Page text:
Ammoniating Bales (Marc Peters): Large round bales were weighed, stacked in a pyramid shape, and covered and sealed with a silage tarp. Ammonia was inserted beneath the sileage tarp and, to the extent possible, added to bring the CP level of the summer residue to 9%. Core samples of ammoniated bales will be sent for forage analysis in a few weeks.

Kernza Hulls/Screenings (all growers): About 5000lbs of Kernza hulls + screenings (stems, leaves, some small broken grain) were delivered to the Kansas State feed mill. They will be pelletizing Kernza hulls/screenings and running feed quality analyses in early 2024.

Kernza Bran (all growers): Dehulled Kernza will be taken to the Hal Ross Mill (Kansas State University) in early 2024 to be milled into flour and to pass over a 20 mesh sieve. Resulting bran and flour will be tested for nutrient content.


Research results and discussion:

Drought negatively affected our research and decision making in 2023 growing season. It prevented us from accomplishing some of our research goals related to grain production, but perhaps highlighted the dual-purpose value of Kernza perennial grain production and the importance of the by-products this project intended to evaluate.

Specifically, Brandon Kaufman did not harvest any grain in 2023. The incredibly dry 2022-2023 winter caused the ponds to dry up in his normal warm-season summer pastures. His intermediate wheatgrass was grazed from April 20 to June 5 and equated to approximately 2.5 animal units per acre. He was calving on the intermediate wheatgrass during this time. Although there were very low yields, hay was more than $250/ton at the time.

Schlautman farms also did not harvest any grain in 2023. They chose to bale all their IWG+alfalfa hay on June 26, 2023 when Kernza was in the milk stage. The total yield on 36 acres was 45.9 tons (66 bales at 1390lb/bale) which was about 1.26 ton/acre.

Marc Peters field had significant lodging on about 20% of the field. He elected to swath and use a pickup header for grain harvest this year which likely reduced both the yield and quality of the summer residue he harvested.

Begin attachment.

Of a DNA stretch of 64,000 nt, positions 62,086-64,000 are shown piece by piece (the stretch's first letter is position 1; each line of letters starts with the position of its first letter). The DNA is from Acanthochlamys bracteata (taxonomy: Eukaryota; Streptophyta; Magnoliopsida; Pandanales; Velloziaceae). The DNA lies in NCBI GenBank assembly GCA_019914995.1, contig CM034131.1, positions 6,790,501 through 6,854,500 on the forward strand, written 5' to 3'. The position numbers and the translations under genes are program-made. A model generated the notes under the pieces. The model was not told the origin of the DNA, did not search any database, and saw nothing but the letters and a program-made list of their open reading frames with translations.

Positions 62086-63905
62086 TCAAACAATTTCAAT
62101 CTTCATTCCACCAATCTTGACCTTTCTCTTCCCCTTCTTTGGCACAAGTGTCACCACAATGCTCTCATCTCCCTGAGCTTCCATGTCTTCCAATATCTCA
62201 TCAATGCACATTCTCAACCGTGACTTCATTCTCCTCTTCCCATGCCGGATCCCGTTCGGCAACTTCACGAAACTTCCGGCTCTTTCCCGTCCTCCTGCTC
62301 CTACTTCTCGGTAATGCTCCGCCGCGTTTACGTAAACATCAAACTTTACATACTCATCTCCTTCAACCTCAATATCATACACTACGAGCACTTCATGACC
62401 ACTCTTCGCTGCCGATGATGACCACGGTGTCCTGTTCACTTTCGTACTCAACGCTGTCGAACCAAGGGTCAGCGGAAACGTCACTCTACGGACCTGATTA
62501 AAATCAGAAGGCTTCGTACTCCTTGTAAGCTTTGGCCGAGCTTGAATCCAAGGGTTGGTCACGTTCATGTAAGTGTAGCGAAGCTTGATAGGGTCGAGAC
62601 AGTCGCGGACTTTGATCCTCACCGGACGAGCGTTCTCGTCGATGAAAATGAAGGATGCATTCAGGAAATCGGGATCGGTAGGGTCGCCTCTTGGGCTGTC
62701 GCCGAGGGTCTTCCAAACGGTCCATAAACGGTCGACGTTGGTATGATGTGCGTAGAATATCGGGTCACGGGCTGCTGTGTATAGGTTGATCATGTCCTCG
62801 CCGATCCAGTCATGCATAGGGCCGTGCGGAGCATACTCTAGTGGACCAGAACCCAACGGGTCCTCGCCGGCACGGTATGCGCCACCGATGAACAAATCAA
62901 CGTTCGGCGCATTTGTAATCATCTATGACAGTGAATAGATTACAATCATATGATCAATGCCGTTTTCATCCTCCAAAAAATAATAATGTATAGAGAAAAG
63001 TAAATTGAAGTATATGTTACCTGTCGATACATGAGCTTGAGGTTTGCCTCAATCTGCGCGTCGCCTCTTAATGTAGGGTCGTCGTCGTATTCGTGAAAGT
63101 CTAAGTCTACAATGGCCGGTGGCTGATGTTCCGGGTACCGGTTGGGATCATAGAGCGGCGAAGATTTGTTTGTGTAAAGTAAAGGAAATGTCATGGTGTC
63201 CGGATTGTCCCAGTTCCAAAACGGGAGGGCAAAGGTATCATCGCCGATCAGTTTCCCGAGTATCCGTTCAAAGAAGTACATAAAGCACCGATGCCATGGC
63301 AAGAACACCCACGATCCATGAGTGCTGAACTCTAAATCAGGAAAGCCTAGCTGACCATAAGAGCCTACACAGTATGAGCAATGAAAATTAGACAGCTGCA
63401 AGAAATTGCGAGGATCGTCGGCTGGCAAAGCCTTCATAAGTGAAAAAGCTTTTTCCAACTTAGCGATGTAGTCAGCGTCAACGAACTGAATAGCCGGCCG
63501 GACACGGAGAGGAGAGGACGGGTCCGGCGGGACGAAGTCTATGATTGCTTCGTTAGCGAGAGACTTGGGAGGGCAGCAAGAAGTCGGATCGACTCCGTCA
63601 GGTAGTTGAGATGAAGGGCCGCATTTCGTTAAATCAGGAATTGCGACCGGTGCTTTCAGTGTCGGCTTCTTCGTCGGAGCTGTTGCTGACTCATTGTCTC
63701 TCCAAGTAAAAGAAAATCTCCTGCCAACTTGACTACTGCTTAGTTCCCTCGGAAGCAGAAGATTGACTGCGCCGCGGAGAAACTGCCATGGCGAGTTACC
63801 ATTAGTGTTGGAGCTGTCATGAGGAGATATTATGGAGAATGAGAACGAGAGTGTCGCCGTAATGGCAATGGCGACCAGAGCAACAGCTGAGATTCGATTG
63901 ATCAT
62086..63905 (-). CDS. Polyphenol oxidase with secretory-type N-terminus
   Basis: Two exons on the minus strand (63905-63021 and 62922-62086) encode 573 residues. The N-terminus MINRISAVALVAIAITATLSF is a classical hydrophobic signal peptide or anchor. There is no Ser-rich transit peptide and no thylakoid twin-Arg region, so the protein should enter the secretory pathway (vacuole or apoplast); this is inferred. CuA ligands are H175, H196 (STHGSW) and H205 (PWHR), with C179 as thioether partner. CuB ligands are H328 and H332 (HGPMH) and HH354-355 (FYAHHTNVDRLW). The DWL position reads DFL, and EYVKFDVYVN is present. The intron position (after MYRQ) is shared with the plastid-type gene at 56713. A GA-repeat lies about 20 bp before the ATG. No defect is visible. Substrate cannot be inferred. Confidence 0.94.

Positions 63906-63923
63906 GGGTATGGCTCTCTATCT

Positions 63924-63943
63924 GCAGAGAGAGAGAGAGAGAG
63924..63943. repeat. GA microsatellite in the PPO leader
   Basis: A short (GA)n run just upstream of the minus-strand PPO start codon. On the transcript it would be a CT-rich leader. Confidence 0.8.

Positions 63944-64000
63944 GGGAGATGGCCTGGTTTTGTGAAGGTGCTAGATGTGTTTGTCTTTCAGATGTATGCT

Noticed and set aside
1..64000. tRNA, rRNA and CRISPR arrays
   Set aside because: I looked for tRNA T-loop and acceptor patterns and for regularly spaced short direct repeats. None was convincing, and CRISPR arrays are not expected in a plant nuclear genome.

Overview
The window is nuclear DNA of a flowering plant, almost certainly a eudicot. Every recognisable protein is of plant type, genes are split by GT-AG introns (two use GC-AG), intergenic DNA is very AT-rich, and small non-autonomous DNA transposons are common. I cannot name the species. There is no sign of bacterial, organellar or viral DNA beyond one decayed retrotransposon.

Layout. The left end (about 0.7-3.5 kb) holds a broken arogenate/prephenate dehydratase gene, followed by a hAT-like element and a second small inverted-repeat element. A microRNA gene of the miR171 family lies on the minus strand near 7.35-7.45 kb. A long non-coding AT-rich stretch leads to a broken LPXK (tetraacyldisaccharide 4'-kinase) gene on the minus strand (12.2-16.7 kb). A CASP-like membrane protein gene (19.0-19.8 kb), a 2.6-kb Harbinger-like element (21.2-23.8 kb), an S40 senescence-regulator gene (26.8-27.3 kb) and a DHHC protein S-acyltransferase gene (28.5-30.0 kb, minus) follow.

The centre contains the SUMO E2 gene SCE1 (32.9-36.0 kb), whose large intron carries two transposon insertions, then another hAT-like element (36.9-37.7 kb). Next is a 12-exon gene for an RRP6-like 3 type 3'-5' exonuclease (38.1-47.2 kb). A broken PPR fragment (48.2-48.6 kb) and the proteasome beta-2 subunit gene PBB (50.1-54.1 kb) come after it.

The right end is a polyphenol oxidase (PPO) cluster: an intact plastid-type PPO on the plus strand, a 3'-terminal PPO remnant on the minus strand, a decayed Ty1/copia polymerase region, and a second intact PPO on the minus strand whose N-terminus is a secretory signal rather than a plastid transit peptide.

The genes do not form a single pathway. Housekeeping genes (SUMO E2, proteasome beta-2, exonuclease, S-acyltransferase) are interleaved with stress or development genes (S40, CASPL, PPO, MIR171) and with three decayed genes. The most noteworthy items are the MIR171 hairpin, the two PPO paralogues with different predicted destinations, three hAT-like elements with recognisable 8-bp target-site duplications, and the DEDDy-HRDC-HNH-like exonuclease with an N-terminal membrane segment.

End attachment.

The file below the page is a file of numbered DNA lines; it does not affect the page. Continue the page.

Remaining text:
Summer Forage Yield and Quality:

Marc Peters had 133 large round bales harvested on 35 acres that averaged 1140lbs each, which equaled ~ 2.2 US ton per acre of post harvest residue. Core samples of Marc's bales were sent to Dairyland labs and tested at 5.9% crude protein and 51.1 % TDN. 

Schlautman Farms took a second cutting of intermediate wheatgrass + alfalfa hay in mid-August. This cutting yielded 11 bales averaging 1580lb for a total of 8.7 ton or 0.25 ton/acre. They did not take a fall cutting of hay because the regrowth was even poorer than what was available in August.

Kernza(R) perennial grain yields:

Brandon Kaufman harvested ~0 lbs clean and dehulled grain on 22 dryland acres

Marc Peters harvested ~ 16,800 lbs clean and dehulled grain on 35 harvested irrigated acres, which was approximately 480 lbs/acre.

Schlautman Farms harvested ~ 0 lb clean and dehulled certified organic grain on 36 dryland acres.

Participation Summary
3 Farmers participating in research

Educational & Outreach Activities

6 Tours
1 Workshop field days

Participation Summary:

22 Farmers participated
7 Ag professionals participated
Education/outreach description:

Marc Peters hosted a field day at his farm on September 10, 2022.  Approximately 22 farmers and 7 agriculture professionals attended. Agriculture professionals included independent agronomists, a University of Nebraska Lincoln extension agent, and field agents from the Upper Big Blue River Natural Research District.

Marc Peters described the Kernza(R) management practices he used in his field (irrigation, fertility, and implements used during planting/harvest). Brandon Schlautman and Joel Schlautman attended and described their Kernza(R) + alfalfa intercropping field and presented data about summer 2022 forage yields/quality.

Learning Outcomes

3 Farmers reported changes in knowledge, attitudes, skills and/or awareness as a result of their participation

Project Outcomes

3 Farmers changed or adopted a practice
Any opinions, findings, conclusions, or recommendations expressed in this publication are those of the author(s) and do not necessarily reflect the view of the U.S. Department of Agriculture or SARE.